A super-material that bends, shapes and focuses sound waves that pass through it has been invented by scientists.
The creation pushes the boundaries of metamaterials – a new class of finely-engineered surfaces that perform nature-defying tasks.
These materials have already shown remarkable results with light manipulation, allowing scientists to create a real-life version of Harry Potter’s invisibility cloak, for example.
But a research team from the Universities of Sussex and Bristol have now shown that they also work with sound waves, which could transform medical imaging and personal audio.
Finely shaped sound fields are used in medical imaging and therapy as well as in a wide range of consumer products such as audio spotlights and ultrasonic haptics. The research published today (Monday 27 February 2017) in Nature Communications shows a simple and cheap way of creating these shaped sound waves using acoustic metamaterials.
The collaborative research team assembled a metamaterial layer out of lots of small bricks that each coil up space. The space coiling bricks act to slow down the sound meaning that incoming sound waves can be transformed into any required sound field.
The new metamaterial layers could be used in many applications. Large versions could be used to direct or focus sound to a particular location and form an audio hotspot. Much smaller versions could be used to focus high intensity ultrasound to destroy tumours deep within the body. Here, a metamaterial layer could be tailor-made to fit the body of a patient and tuned to focus the ultrasound waves where they are needed most. In both cases the layer could be fitted to existing loudspeaker technology and be made rapidly and cheaply.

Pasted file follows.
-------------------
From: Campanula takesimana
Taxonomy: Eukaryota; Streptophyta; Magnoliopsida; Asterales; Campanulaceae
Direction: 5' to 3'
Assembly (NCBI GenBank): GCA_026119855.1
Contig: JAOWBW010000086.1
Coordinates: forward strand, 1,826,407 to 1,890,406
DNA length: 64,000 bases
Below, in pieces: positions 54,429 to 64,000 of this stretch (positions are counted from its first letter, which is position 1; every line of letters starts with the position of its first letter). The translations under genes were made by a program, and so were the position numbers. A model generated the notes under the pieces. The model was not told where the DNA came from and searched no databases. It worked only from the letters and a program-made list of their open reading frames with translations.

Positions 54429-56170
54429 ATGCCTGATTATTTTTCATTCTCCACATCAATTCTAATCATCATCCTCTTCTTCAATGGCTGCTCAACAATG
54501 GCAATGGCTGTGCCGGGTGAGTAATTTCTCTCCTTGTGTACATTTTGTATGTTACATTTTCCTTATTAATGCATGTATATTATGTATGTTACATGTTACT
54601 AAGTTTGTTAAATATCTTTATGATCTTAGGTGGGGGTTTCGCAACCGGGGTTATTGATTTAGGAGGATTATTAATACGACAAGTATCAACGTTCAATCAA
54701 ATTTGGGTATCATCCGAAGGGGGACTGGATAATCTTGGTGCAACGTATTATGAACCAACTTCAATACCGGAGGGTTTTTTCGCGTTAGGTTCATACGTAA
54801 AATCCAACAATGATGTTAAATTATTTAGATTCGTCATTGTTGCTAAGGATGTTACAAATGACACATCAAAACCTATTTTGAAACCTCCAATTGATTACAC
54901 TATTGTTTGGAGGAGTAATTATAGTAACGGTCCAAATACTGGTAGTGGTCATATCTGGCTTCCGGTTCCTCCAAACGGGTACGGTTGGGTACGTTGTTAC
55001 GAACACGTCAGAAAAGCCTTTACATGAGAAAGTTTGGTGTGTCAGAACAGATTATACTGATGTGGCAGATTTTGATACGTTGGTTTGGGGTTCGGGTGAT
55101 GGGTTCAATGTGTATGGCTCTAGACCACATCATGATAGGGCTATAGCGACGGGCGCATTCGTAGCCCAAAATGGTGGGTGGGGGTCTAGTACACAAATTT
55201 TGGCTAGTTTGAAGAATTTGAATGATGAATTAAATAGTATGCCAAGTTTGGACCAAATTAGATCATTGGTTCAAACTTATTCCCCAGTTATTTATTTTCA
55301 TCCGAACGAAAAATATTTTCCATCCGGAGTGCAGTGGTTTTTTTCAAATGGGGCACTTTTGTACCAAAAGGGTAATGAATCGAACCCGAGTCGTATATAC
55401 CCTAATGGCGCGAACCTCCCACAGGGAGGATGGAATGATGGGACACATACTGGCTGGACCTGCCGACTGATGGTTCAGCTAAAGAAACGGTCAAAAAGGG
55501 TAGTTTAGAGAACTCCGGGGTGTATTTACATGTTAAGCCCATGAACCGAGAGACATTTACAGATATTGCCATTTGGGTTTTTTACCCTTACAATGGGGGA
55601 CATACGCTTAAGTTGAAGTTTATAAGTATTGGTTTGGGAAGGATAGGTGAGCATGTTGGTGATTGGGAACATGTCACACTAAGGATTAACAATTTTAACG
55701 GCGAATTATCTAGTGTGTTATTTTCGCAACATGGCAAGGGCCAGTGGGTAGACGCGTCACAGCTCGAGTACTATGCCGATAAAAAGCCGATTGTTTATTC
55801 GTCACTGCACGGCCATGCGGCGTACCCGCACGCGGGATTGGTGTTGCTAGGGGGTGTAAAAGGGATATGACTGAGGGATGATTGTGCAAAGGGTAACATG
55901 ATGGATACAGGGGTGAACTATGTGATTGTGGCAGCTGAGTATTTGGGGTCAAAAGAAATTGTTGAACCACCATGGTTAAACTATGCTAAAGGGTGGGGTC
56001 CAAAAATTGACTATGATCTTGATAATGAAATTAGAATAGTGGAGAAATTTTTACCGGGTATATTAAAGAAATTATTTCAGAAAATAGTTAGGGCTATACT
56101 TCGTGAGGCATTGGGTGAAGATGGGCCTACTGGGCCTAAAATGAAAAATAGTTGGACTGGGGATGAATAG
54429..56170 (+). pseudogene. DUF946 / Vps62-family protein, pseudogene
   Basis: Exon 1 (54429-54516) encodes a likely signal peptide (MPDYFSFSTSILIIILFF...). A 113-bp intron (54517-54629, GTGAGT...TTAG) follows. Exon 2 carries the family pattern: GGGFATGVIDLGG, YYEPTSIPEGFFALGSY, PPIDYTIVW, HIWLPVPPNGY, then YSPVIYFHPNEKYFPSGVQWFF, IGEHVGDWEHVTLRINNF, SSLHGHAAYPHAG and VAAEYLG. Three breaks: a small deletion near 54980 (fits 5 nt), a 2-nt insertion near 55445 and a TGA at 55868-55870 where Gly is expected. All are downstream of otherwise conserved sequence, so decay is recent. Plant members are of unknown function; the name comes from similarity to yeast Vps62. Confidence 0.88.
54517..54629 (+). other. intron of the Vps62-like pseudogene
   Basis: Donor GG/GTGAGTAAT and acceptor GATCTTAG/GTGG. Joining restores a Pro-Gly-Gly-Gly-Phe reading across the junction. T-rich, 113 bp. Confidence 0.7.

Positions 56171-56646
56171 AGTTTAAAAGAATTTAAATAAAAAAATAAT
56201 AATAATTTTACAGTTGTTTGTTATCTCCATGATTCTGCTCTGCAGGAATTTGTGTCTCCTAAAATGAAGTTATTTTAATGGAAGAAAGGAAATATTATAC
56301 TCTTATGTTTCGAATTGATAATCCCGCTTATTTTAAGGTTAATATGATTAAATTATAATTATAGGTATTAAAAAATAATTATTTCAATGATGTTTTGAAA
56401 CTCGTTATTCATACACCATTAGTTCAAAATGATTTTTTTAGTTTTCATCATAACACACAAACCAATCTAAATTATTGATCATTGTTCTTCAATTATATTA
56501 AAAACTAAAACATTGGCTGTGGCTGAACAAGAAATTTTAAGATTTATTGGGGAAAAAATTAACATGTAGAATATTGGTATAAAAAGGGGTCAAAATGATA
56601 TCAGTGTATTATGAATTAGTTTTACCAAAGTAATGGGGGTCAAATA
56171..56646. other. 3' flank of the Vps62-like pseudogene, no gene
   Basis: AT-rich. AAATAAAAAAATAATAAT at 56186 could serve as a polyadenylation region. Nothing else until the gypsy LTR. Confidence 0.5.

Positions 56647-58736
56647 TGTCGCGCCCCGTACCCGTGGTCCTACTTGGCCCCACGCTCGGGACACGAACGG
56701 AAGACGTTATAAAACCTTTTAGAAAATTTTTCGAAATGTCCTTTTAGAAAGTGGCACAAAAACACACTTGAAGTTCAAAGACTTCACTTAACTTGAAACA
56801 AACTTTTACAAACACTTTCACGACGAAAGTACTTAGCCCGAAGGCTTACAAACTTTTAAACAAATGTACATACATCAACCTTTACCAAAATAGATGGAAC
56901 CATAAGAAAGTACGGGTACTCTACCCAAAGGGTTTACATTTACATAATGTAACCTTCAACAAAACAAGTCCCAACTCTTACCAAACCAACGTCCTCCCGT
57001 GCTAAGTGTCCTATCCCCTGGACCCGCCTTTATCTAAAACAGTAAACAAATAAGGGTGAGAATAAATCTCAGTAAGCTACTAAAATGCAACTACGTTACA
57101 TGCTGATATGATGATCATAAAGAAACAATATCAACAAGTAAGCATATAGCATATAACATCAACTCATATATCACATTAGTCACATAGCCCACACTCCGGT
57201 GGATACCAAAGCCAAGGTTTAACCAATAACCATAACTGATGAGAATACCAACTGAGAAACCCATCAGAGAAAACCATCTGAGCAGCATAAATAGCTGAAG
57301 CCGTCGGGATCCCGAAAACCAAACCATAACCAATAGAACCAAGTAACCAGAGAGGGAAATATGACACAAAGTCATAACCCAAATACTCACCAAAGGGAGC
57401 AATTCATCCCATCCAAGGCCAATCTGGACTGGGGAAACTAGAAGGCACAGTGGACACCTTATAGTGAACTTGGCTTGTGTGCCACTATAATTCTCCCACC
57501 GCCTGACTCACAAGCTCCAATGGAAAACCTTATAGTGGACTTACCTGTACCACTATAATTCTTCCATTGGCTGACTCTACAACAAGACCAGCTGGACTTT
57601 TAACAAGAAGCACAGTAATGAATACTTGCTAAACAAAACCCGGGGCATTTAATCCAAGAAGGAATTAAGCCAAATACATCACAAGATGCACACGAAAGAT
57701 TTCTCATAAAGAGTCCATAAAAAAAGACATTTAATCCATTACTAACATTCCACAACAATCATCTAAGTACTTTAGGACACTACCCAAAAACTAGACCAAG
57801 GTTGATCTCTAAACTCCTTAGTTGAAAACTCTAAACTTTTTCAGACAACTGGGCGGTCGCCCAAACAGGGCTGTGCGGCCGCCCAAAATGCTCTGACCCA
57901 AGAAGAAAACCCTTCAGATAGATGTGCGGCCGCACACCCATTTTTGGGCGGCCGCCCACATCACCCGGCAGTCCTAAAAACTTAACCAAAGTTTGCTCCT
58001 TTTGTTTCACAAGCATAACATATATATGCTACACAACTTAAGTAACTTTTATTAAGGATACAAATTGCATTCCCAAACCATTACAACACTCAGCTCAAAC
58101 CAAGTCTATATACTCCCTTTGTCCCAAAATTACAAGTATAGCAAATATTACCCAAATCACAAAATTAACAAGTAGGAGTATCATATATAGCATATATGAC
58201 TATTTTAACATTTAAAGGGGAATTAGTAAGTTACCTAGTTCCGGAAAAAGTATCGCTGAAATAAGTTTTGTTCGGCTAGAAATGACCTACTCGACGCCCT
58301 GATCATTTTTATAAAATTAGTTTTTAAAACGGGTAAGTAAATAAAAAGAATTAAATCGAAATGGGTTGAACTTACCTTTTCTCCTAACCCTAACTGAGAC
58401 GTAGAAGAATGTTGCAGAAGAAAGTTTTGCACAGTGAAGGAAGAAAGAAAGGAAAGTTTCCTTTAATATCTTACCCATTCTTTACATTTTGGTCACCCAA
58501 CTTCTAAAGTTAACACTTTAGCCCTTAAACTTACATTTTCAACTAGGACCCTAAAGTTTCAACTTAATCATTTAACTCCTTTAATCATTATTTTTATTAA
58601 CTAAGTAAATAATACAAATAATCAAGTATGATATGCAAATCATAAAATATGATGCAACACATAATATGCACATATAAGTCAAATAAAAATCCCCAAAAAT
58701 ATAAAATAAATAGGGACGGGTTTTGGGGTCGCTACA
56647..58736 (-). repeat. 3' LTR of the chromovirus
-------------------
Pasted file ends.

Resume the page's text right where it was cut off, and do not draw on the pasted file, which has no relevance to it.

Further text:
Dr Gianluca Memoli, from the Interact Lab at the University of Sussex who led the study, said: “Our metamaterial bricks can be 3D printed and then assembled together to form any sound field you can imagine. We also showed how this can be achieved with only a small number of different bricks. You can think of a box of our metamaterial bricks as a do-it-yourself acoustics kit.
Professor Sriram Subramanian, Head of the Interact Lab at the University of Sussex, added: “We want to create acoustic devices that manipulate sound with the same ease and flexibility with which LCDs and projectors do to light. Our research opens the door to new acoustic devices combining diffraction, scattering and refraction, and enables the future development of fully digital spatial sound modulators, which can be controlled in real time with minimal resources.”
Bruce Drinkwater, Professor of Ultrasonics at the University of Bristol, explained: “In the future I think there will be many exciting applications of this technology. We are now working on making the metamaterial layers dynamically reconfigurable. This will mean we can make cheap imaging systems which could be used either for medical diagnostics or crack detection.”
Learn more: Sound-shaping super-material invented